Soldier poets, songs of the fighting men/Joseph Courtney

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Lieut., R.A.M.C.


"As the Leaves Fall"

Autumn, 1916

AND the leaves fall . . .
The silver and the golden fall together,
A-mingled irresistibly like tears.

The low-branched elms stand idly
In all the full-leaved glory of their life:
Yet here and there a yellow flake slips slowly,
And the branch, where once it hung, lies bare.
Below they lie—the golden fruits of day.
And a soft spirit of the night
Weaves the white spell of sleep about their feet.

And the leaves fall . . .
The great sleep of the trees is nigh:
The flowers are dead.
Yet through the fine-spun web of mist
Gleams faintly Michael's pale blue star. . . .
A time of sad soul-hunger, unspeakable desire,
That clutches at the heart and drags the soul!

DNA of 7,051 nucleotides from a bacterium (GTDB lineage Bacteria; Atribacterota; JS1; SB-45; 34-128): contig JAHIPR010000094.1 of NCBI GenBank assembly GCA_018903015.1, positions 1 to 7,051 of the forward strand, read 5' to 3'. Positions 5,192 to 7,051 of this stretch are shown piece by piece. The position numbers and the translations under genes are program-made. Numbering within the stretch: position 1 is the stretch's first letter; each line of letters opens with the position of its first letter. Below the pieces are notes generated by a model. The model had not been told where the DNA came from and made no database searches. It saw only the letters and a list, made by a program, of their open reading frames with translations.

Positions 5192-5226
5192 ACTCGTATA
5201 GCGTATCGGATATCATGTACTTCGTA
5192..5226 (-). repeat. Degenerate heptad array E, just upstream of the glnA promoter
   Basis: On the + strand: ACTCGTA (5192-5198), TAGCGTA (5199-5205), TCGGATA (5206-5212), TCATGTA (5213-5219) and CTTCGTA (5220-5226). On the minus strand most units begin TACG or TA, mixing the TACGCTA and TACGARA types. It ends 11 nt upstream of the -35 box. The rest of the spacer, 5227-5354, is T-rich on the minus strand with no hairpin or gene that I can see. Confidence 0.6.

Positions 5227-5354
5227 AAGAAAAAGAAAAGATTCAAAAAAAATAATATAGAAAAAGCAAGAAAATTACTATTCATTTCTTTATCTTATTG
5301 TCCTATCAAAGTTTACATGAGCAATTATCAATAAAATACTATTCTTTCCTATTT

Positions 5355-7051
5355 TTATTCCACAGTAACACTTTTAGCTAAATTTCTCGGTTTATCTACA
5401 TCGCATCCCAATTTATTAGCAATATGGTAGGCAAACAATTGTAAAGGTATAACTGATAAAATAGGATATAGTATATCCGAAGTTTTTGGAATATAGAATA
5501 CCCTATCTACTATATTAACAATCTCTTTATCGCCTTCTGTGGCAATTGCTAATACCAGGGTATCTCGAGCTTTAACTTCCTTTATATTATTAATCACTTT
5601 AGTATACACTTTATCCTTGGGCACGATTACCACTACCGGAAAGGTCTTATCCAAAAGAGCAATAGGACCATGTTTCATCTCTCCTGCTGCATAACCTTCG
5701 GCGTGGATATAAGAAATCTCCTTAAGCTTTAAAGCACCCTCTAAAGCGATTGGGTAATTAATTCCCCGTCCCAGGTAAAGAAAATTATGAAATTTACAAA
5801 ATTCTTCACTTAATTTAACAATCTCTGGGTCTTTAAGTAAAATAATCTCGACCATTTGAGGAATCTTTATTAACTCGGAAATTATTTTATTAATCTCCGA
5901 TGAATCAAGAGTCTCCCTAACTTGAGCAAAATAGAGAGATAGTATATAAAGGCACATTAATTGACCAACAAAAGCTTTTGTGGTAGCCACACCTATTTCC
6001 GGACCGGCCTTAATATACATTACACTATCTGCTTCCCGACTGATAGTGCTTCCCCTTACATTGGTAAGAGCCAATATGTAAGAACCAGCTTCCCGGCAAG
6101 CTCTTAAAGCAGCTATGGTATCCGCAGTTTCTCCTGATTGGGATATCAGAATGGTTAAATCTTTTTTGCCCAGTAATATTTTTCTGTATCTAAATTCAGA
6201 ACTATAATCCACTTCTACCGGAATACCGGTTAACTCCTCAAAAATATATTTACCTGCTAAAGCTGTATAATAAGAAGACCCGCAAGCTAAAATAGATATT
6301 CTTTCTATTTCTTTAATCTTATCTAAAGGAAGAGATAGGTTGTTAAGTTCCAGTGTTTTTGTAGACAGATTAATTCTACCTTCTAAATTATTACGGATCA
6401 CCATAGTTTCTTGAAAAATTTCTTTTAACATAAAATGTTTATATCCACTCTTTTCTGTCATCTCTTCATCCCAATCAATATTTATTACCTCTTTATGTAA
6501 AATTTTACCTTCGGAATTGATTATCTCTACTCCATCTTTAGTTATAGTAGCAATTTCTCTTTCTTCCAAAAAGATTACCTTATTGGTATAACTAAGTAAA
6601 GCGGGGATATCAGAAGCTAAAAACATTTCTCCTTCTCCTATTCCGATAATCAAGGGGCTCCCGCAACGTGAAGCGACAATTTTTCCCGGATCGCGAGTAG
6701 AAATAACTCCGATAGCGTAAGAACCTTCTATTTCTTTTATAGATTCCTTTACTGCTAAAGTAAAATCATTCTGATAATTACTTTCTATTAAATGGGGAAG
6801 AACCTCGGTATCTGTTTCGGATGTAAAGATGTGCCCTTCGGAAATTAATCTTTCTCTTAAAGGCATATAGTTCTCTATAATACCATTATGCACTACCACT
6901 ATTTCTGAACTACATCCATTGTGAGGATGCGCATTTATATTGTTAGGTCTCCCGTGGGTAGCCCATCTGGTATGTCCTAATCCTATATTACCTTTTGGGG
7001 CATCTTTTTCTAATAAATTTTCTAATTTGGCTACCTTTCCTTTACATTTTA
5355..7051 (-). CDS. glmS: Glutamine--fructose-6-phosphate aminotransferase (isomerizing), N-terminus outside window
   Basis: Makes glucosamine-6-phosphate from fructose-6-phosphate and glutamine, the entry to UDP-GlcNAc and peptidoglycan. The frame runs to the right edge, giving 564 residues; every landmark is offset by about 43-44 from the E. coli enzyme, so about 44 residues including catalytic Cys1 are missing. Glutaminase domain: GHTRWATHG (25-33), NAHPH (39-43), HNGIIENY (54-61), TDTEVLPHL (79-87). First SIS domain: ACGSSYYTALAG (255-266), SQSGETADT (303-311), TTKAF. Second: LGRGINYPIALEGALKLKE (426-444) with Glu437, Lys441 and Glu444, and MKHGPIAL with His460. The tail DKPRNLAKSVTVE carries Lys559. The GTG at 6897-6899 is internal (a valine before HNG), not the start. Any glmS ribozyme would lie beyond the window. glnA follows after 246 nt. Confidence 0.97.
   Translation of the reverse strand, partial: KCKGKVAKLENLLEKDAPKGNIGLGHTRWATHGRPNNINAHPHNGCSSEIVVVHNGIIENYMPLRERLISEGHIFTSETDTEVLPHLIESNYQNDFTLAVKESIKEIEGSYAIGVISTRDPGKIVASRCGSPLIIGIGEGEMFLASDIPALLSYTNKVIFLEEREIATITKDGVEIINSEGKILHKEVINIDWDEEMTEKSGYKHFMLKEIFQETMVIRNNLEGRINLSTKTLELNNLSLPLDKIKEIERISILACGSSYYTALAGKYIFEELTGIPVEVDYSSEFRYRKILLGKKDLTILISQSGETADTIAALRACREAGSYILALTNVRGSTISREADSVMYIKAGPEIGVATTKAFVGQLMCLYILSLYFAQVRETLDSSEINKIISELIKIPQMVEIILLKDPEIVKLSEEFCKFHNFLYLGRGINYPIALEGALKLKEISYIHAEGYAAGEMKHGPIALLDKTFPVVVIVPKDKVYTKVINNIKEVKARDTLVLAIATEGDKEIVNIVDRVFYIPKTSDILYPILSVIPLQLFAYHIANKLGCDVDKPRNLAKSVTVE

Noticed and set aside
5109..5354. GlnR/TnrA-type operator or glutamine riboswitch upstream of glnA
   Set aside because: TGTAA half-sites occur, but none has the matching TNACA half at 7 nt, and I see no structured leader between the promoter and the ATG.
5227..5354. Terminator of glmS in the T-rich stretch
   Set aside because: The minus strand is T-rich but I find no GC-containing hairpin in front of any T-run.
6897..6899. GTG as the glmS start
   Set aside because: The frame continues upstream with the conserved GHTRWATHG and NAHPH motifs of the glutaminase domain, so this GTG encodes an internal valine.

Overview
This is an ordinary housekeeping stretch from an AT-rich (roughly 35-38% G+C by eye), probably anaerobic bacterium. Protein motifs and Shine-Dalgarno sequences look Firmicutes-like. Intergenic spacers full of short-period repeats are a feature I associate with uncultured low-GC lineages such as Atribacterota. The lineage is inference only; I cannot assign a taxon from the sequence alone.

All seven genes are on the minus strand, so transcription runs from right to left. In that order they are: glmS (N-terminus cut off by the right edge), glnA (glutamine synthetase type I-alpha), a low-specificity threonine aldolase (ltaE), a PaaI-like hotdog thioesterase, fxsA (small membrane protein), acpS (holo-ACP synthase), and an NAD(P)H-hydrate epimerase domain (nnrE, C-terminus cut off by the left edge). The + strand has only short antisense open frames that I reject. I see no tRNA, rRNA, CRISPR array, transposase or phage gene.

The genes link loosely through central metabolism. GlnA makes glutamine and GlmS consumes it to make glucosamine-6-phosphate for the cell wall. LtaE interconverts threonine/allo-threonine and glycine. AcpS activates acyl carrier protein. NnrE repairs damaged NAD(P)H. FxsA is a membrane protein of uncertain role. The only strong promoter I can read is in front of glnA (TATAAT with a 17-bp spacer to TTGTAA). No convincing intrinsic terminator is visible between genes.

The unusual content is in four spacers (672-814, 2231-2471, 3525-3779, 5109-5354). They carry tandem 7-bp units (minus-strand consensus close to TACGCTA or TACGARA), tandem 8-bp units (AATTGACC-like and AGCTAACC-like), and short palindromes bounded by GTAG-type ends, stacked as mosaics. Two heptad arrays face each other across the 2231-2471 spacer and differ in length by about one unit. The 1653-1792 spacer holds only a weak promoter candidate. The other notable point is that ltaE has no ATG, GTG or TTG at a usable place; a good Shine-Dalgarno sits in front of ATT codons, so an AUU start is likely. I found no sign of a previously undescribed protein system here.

And the leaves fall. . . .
Is there a far faint life
Whispers with blood-choked voice thy name?
Whispers but once—no more?
Then weep ye now, O Mothers!
And, Maidens, weep!
O England, rend the raiment of thy wealth:
Tear the soft vesture of thy pride!
Let the tears fall and be not comforted!
In all their youth they went for thee;
In all their strength they died for thee;
And so they fell,
As the leaves fall. . . . .

Yet they say you are dead?
Ask of the trees. Perchance they hear
A distant murmuring of pulsing sap.
Perchance in their dim minds they see
Pale curlèd leaves that strive to greet the sun.
Perchance they know of yellow daffodils
Will dance again.

Yet the leaves fall . . .
And yonder through the mist is Michael's star—
Saint Michael with his angel-host!
Ay! see them as they sweep along
Borne on an unseen wind to the far throne of God.
And, Mothers, see; O Maidens, look
How the world's Christ stoops down and kisses each.
And listen now and hear their cry,
As, lances raised, they greet their King—
"There is no death . . . There is no death . . .
No death . . ." and comfort you,
When the leaves fall.